Paul Sperry has a very thorough, and lengthy, article out today that details the role of Brian J. Auten, a Supervisory Intelligence Analyst for the FBI, in enabling the Russia Hoax. Auten was a key player in getting the Carter Page FISA warrants approved as well as being a key contributor to the fraudulent Intelligence Community Assessment (ICA). He was also targeted repeatedly by IG Horowitz' FISA Report. The Sperry article,
FBI Man at the Heart of Surveillance Abuses Is a Professor of Spying Ethics
is too long to attempt to summarize. I'll confine myself here to citing a few examples.
Auten's wrongdoing appears to have involved both failures to disclose necessary information as well as what appear to be outright misstatements:
By January 2017, the lead analyst had ample evidence the dossier was bogus. Auten could not get sources who provided information to Steele to support the dossier’s allegations during interviews. And collections from the wiretaps of Trump aide Carter Page failed to reveal any confirmation of the claims. Auten even came across exculpatory evidence indicating Page was not the Russian asset the dossier alleged, but was in fact a CIA asset helping the U.S. spy on Moscow.
Nonetheless, he and the FBI continued to use the Steele material as a basis for renewing their FISA monitoring of Page, who was never charged with a crime.
That is very important. In order to renew a FISA, it's necessary to either demonstrate that the FISA has been "productive"--that is, has provided information that confirms the probable cause claims made in the original FISA application--or explain why the FISA had been unproductive to that point and why an renewal would lead to productive results. In addition, of course, a process of reviewing the reliability of past information that was relied upon in obtaining the FISA is also required. Obviously, none of the above occurred with regard to the Carter Page FISA applications, and Auten was a key player in that entire process:
In his report, Horowitz wrote that the analyst [Auten] told his team of inspectors that he did not have any “pains or heartburn” over the accuracy of the Steele reports. As for Steele’s reliability as an FBI informant, Horowitz said, the analyst merely “speculated" that his [Steele's] prior reporting was sound and did not see a need to “dig into” his handler’s case file, which showed that past tips from Steele had gone uncorroborated and were never used in court.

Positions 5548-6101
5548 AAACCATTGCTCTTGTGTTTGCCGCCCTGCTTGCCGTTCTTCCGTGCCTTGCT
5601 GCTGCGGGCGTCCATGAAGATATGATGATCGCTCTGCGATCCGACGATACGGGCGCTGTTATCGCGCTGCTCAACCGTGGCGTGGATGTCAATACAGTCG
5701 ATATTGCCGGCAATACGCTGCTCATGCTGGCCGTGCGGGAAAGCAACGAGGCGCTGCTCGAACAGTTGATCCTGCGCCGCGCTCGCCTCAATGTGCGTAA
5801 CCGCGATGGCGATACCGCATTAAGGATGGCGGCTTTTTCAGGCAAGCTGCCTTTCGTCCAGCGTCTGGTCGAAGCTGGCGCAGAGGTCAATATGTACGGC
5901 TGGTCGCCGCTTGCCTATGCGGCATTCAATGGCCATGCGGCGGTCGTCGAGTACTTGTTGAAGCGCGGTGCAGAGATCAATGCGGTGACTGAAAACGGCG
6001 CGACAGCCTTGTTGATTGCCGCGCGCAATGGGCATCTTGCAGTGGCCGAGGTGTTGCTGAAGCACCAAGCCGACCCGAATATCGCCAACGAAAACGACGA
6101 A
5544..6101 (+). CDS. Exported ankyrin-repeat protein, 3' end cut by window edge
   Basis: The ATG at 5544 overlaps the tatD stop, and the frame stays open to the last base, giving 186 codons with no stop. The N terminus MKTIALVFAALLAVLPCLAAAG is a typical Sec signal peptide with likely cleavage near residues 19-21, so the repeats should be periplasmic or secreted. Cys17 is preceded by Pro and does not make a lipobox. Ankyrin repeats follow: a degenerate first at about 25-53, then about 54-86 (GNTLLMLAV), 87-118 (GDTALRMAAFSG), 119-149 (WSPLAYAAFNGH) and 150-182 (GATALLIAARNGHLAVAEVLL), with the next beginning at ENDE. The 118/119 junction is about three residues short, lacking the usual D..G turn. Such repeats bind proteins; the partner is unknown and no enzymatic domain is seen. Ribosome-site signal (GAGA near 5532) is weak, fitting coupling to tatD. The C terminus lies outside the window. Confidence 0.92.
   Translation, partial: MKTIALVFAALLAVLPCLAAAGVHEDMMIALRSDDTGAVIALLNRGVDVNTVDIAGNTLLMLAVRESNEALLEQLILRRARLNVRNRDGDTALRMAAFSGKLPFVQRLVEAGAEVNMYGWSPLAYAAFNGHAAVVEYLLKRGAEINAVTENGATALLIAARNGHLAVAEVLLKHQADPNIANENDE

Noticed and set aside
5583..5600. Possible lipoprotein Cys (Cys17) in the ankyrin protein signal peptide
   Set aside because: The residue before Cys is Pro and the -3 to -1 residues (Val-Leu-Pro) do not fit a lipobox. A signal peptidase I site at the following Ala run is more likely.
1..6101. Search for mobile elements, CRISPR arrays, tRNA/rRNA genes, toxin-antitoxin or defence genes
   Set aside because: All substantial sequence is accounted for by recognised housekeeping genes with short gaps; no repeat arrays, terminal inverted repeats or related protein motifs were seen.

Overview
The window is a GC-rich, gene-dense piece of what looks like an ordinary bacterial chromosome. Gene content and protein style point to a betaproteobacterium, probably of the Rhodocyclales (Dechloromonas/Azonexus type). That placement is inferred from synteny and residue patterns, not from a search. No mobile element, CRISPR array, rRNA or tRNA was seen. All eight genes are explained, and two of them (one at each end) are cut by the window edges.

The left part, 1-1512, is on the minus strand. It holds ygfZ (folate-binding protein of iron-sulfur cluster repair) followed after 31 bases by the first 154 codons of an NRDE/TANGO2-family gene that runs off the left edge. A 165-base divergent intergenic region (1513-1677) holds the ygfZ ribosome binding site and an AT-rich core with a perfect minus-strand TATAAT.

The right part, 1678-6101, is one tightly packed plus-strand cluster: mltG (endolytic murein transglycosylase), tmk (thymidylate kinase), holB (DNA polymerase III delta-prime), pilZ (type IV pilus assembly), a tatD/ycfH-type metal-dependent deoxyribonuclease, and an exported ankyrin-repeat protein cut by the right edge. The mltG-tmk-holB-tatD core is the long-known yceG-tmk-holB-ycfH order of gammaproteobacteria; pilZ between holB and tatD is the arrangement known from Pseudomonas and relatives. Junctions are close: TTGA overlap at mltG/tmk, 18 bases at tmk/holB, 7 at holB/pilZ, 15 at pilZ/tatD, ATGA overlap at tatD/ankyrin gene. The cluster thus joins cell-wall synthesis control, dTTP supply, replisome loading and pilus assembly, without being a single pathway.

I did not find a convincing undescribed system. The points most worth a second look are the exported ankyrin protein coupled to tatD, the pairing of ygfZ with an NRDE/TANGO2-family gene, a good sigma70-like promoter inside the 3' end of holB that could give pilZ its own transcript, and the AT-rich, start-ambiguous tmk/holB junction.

According to the IG report, Auten also wasn’t concerned about Steele’s anti-Trump bias or that his work was commissioned by Trump’s political opponent, calling the fact he worked for Hillary Clinton's campaign “immaterial.” Perhaps most disturbing, the analyst withheld the fact that Steele’s main source disavowed key dossier allegations from a memo Auten prepared summarizing a meeting he had with that source.
With regard to all this Sperry quotes a veteran FBI agent, Chris Swecker. Swecker raises the question of whether Auten's misconduct was simple incompetence or was deliberate manipulation, and whether Auten's actions were coordinated with others at the top of the FBI hierarchy--which seems to me to be an inescapable conclusion:
Auten is a central, if overlooked, figure in the Horowitz report and the overall FISA abuse scandal, though his identity is hidden in the 478-page IG report, which refers to him throughout only as “Supervisory Intelligence Analyst” or “Supervisory Intel Analyst.” In fact, the 51-year-old analyst shows up at every major juncture in the FISA application process.
Auten was assigned to the Crossfire Hurricane investigation from its opening in July 2016 and supervised its analytical efforts throughout 2017. He played a key supportive role for the agents preparing the FISA applications, including reviewing the probable-cause section of the applications and providing the agents with information about Steele’s sub-sources noted in the applications. He also helped prepare and review the renewal drafts.